It's almost Shakespearean, in the sense that it is a "tale told by an idiot, full of sound and fury, signifying nothing." Which is not to say there weren't enjoyable, directorly touches. But, apparently Quentin Tarantino has decided to show us everything and teach us nothing. He took a welcome break from the ultra-violence of Vol. 1, and made Vol. 2 much more intellectual. This puts me into the group that thinks he should have just made the thing a single long excellent movie (with an abrupt change of tone in the middle) instead of two very different films.

I loved the beard on the Chinese master. The zooms in and out and the music simulating a siren were respectable homages. Bill's discussion of comics, a Tarantino obsession, was a nice touch. I never considered that when Batman wakes up in the morning, he's Bruce Wayne. When Spiderman wakes up in the morning, he's Peter Parker. But when Superman wakes up in the morning, he's Superman. Clark Kent is the "other" identity, correctly and interestingly identified by Tarantino as Superman's comment on the human race: weak, cowardly and unsure of itself. Experts disagree with this analysis, including, on sober reflection and after 15 minutes of websurfing, myself. Time recently took a look at Supe.

But what Kill Bill all adds up to is that it doesn't all add up to anything. It's a collection of cute, clever tropes, and half-witty dialog in the service of nothing but the story. And that's a shame. Well, at least Tarantino can be entertaining, and that's something.

Not worth a special trip, OK to see if you've nothing better to do.


Reynolds on New Science and the Stata Center, Mari Schindler on Seinfeld and Superman, Malchman on Mexican UFO, Dan Grobstein File

As part of a recent email exchange I was allowed to eavesdrop on, regular contributor Craig Reynolds offered his opinion of the book New Kind of Science."

As to "A New Kind of Science", I have not read it past a quick skim of the online edition. It has been the subject of much controversy since it was published. Some (like the author) say it is a revolutionary new way of looking at natural science and will change everything. Others think is isn't that new, clearly has some value, but is less than a revolution. Some say its more about Wolfram's gift for self-promotion than a scientific revolution. A quick search found this collection of reviews:
A Collection of Reviews of "A New Kind of Science"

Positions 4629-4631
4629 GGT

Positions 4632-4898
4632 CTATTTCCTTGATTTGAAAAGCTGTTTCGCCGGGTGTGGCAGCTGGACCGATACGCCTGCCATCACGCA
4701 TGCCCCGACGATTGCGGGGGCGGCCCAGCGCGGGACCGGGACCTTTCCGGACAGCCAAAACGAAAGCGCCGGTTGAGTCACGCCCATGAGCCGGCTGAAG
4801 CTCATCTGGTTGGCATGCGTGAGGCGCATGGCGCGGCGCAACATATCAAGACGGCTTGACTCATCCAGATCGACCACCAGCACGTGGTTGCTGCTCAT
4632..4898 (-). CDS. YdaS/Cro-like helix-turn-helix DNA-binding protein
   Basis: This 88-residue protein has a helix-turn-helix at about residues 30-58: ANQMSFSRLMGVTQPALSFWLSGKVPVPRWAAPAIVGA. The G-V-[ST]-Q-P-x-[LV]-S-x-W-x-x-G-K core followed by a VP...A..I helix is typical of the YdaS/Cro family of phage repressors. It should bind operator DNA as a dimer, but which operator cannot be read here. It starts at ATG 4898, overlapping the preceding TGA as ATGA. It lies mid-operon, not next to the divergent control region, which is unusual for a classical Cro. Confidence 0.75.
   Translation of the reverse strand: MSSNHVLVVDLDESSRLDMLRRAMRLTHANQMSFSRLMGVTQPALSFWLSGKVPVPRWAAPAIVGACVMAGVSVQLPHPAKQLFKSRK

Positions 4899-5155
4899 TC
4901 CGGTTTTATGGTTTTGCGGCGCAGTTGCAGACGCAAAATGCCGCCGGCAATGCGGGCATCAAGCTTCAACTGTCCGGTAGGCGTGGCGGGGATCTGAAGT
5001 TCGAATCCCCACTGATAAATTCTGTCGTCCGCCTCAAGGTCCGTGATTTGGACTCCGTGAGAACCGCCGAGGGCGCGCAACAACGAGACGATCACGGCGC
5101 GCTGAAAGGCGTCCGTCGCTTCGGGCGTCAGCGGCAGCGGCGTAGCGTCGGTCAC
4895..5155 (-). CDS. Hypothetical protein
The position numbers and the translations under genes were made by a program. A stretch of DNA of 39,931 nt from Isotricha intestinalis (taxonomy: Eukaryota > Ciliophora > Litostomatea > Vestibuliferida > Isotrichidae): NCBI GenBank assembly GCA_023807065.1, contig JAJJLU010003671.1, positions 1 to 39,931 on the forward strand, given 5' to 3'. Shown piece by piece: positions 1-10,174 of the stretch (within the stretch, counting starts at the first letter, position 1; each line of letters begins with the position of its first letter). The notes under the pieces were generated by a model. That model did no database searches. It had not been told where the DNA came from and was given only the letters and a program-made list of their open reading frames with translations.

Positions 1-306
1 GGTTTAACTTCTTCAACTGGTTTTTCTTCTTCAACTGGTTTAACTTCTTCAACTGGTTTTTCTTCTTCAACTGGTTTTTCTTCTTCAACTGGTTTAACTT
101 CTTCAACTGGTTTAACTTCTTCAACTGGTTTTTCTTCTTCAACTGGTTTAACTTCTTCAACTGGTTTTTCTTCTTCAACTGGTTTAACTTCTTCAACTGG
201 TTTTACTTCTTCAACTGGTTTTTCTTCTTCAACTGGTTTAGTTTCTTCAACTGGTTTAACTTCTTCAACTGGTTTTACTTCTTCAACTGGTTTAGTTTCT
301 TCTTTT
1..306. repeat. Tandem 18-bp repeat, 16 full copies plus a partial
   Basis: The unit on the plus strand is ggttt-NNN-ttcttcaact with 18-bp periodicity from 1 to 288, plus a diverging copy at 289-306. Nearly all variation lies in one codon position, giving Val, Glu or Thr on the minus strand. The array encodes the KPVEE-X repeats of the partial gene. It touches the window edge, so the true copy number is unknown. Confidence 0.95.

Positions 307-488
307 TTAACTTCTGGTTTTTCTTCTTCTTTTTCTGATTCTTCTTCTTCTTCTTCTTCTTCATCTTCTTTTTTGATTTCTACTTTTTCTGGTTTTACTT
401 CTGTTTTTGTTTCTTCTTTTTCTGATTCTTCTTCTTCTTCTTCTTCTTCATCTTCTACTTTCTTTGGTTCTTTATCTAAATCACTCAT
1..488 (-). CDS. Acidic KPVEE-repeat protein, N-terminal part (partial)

this one jumped out for me:
A Thirty-five Year Old Kind of Science

There were download problems the night I tried Adventures of Seinfeld & Superman--maybe you'll have better luck. I got this link from Mari Schindler, my mother. The one complete episode (A Uniform Used To Mean Something) is clever and funny and makes the point American Express would like it to make.

Robert Malchman found this Mexican UFO Story from CNN

His favorite paragraphs:

The video was first aired on national television Monday night then again at a news conference Tuesday by Jaime Maussan, a Mexican investigator who has dedicated the past 10 years to studying UFOs.

"This is historic news," Maussan told reporters. "Hundreds of videos (of UFOs) exist, but none had the backing of the armed forces of any country. ... The armed forces don't perpetuate frauds."

Malchman notes:

Yeah, they just perpetrate atrocities against POWs. You know, only a guy who believes in UFOs would believe that about the military! He's almost sweet in his innocence.

The perfectly serviceable temporary World War II space known as Building 20 was torn down to make way for Frank Gehry's Stata Center. Craig Reynolds found the Slate review here, while David Weilmuenster and Dan Grobstein found the New York Times review here. Me? I'm just glad I was there when the old building was there.

Dan Grobstein File

New York Times

  • Paul Krugman is the greatest columnist ever. Even if he does bury his lead at the end:

Meanwhile, Abu Ghraib will remain in use, under its new commander: General Miller of Guantánamo. Donald Rumsfeld has "accepted responsibility" - an action that apparently does not mean paying any price at all. And Dick Cheney says, "Don Rumsfeld is the best secretary of defense the United States has ever had. . . . People should get off his case and let him do his job." In other words: Just trust us.

There's a useful lesson here for George Bush's America as well as for the ayatollahs' Iran: when a religion is imposed on people, when a government tries too ostentatiously to put itself "under God," the effect is often not to prop up religious faith but to undermine it. Nothing is more lethal to religious faith than having self-righteous, intolerant politicians ... drag God into politics.